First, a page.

"Codes, Ciphers, Secrets and Cryptic Communication" by Fred B. Wrixon is quite cool. In its 704 pages of cryptographic and cryptologic fun, it bounces along at a fair old rate, not only discussing plenty of different historical ciphers but also describing ways of cracking them - both making and breaking. It has two brief pages on the VMs (pp.555-556). Its weakness (in my opinion) is that it is somewhat fragmented (in an encyclopaedic kind of way), possibly because it was formed by merging two earlier books by the same author into a single larger book. Good if you want a quicky book to tell you how to break historical ciphers. But not Kahn.
"Codebreaker: The history of secret communication" by Stephen Pincock and Mark Frary is OK, but didn't really work for me. Consistently misspelling Trithemius as Trimethius (even in the index) didn't help in this regard: but the book has other merits, such as the glorious colour photograph of the Phaistos disk on page 5. It's a well-illustrated piece of popular science journalism, with three colourful pages on the VMs (pp.49-51, showing f11r, f56r, and f67r1-2, though labelling them "Nature and alchemy" might be a little be off the mark). Random House obviously thought there was a need (in these post-Da Vinci Code days) for a colourful cryptography / history / journalism thing: I'm not so sure. I suspect the authors would have been better off telling a historical story than what they produced: beautifully produced, but not really enough of any substance, nor large enough to be a proper coffee table book. (Sorry!)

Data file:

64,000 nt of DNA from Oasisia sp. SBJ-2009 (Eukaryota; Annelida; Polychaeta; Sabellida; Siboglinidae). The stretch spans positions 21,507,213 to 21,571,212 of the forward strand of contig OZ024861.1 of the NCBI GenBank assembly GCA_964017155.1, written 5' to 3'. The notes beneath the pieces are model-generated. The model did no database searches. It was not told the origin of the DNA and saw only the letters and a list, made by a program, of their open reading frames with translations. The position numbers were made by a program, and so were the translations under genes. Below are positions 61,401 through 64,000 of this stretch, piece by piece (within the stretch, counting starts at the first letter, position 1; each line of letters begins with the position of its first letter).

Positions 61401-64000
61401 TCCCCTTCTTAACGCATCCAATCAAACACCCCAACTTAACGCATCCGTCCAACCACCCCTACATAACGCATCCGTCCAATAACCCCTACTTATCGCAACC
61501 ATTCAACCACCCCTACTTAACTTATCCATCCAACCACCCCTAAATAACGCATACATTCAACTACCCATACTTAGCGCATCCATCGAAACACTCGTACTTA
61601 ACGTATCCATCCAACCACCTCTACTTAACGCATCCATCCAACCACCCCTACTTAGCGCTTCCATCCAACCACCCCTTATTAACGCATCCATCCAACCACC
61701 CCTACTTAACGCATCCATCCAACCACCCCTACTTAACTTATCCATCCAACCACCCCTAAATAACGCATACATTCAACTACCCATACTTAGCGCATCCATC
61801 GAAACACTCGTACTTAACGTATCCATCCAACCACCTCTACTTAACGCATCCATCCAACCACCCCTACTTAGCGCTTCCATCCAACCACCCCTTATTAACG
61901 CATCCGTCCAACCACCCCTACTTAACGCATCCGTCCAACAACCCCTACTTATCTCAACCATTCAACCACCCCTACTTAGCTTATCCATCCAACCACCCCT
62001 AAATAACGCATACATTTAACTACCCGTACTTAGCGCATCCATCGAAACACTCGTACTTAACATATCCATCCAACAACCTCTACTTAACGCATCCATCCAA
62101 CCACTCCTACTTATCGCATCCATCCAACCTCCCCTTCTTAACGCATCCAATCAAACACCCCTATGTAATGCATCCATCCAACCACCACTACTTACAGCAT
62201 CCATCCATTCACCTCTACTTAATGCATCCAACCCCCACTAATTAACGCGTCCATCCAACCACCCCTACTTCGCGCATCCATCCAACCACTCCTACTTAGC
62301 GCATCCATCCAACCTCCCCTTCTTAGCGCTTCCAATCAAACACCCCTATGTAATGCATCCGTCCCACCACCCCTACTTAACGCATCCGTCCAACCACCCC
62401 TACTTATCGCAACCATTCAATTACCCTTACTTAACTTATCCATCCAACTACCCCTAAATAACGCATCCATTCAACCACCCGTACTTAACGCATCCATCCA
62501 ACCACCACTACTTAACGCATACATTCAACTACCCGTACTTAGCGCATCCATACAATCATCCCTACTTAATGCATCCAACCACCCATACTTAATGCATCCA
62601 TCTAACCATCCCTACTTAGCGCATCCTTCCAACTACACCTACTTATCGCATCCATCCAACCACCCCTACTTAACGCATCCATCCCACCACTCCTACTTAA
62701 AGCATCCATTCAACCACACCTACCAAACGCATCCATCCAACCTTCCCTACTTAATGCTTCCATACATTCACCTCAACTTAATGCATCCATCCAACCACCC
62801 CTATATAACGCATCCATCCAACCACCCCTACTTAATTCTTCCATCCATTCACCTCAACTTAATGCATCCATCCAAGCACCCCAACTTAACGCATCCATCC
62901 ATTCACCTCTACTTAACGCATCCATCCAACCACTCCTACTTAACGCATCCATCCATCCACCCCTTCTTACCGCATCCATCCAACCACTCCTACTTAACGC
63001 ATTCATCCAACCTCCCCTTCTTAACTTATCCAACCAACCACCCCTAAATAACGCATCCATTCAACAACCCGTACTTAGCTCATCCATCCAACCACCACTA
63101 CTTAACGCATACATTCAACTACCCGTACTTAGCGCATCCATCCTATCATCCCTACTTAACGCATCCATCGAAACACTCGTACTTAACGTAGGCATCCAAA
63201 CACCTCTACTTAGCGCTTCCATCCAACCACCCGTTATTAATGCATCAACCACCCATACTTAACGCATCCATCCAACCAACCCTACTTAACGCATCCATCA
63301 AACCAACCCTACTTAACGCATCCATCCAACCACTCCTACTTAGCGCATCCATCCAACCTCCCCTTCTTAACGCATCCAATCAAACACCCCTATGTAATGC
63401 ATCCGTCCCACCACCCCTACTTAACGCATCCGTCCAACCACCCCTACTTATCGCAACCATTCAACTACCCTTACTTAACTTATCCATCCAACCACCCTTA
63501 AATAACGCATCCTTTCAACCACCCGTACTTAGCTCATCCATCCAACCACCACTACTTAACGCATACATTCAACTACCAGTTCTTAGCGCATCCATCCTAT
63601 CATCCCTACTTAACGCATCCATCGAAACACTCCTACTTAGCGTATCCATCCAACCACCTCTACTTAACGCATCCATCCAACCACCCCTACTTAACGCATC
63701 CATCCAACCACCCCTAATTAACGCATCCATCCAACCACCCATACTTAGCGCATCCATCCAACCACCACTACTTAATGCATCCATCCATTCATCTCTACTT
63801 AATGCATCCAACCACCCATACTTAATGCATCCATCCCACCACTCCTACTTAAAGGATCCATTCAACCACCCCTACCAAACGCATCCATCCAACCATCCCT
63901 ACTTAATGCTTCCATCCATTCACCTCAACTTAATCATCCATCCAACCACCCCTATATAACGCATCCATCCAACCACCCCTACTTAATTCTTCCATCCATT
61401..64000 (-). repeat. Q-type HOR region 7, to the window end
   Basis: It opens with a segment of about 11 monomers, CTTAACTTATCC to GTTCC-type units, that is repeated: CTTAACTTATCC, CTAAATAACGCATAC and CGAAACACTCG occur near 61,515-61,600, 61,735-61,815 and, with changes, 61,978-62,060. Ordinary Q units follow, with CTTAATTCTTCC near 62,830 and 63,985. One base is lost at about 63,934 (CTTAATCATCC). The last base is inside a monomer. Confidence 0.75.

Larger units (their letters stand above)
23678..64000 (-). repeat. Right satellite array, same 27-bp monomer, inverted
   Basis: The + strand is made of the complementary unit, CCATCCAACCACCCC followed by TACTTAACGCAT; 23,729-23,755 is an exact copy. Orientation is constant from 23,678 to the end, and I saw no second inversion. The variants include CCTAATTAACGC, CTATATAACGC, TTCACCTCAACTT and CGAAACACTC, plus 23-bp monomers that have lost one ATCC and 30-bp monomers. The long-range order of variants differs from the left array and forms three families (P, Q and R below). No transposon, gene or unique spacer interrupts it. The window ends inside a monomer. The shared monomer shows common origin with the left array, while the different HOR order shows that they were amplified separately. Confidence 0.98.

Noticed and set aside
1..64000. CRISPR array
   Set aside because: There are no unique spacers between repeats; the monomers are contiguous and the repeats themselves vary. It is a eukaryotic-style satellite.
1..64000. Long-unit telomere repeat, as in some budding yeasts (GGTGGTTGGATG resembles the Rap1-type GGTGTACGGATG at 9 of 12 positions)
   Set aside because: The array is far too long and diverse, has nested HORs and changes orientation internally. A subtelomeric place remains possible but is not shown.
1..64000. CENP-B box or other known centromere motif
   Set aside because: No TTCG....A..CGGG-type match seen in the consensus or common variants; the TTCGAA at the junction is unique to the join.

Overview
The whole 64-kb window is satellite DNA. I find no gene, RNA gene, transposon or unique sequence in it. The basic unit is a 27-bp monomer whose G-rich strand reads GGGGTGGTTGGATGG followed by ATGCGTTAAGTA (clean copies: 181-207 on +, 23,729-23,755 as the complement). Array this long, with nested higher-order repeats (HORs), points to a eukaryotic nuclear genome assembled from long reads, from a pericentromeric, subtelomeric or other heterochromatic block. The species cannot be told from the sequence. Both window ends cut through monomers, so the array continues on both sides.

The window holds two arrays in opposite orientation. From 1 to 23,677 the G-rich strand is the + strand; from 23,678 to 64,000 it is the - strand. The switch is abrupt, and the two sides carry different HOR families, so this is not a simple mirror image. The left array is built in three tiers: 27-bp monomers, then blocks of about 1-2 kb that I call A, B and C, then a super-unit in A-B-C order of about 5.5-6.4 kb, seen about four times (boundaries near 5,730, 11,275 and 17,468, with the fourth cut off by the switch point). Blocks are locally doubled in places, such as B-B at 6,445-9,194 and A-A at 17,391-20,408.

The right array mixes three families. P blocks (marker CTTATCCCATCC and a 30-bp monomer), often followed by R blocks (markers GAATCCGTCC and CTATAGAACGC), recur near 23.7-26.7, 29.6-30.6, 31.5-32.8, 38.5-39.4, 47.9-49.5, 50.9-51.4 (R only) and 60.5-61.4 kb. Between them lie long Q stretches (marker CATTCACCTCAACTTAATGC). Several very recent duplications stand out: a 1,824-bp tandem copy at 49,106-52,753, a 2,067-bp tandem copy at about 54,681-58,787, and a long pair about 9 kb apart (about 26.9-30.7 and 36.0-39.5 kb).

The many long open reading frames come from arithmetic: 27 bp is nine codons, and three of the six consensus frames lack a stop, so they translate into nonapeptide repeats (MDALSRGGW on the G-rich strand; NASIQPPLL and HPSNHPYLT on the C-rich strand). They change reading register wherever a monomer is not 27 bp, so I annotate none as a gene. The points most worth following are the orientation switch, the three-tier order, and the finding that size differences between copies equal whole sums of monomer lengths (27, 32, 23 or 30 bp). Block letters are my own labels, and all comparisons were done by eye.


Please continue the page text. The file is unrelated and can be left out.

Which leads me back to David Kahn. If you are serious about reading up on the history of cryptography, I'd suggest searching on BookFinder.com for a copy of the unabridged (1136 page!) version of "The Codebreakers". For now, Kahn is still king! :-o